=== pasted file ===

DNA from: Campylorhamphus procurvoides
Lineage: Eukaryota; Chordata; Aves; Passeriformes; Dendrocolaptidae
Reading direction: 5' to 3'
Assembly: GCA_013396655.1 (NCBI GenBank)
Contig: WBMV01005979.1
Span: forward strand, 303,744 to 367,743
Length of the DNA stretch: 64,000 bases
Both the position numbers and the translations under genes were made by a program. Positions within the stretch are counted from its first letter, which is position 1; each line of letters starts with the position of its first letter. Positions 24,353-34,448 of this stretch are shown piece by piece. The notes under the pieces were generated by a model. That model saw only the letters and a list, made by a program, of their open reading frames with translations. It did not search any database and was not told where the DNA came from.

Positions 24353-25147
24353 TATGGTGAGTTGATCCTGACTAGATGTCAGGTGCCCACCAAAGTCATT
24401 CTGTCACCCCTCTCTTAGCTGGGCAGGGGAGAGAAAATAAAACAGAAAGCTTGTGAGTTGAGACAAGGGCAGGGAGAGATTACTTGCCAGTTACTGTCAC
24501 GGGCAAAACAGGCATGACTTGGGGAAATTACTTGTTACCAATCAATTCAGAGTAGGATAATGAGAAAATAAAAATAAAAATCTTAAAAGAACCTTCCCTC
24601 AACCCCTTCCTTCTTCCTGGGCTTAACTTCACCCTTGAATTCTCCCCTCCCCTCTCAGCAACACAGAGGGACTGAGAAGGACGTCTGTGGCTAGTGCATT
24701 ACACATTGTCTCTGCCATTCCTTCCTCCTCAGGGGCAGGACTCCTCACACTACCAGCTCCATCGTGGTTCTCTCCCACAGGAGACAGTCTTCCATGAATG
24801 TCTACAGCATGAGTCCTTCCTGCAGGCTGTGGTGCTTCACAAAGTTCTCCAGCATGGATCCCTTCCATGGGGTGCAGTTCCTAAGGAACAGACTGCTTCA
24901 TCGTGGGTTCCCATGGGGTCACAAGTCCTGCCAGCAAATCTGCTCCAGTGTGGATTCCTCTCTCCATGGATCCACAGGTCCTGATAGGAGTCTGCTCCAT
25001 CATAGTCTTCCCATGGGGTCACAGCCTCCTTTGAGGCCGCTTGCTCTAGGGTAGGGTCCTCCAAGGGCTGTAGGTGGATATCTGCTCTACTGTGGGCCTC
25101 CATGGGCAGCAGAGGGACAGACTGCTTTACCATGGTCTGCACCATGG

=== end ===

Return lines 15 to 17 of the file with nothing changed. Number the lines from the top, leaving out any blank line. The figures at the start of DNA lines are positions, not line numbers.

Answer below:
24801 TCTACAGCATGAGTCCTTCCTGCAGGCTGTGGTGCTTCACAAAGTTCTCCAGCATGGATCCCTTCCATGGGGTGCAGTTCCTAAGGAACAGACTGCTTCA
24901 TCGTGGGTTCCCATGGGGTCACAAGTCCTGCCAGCAAATCTGCTCCAGTGTGGATTCCTCTCTCCATGGATCCACAGGTCCTGATAGGAGTCTGCTCCAT
25001 CATAGTCTTCCCATGGGGTCACAGCCTCCTTTGAGGCCGCTTGCTCTAGGGTAGGGTCCTCCAAGGGCTGTAGGTGGATATCTGCTCTACTGTGGGCCTC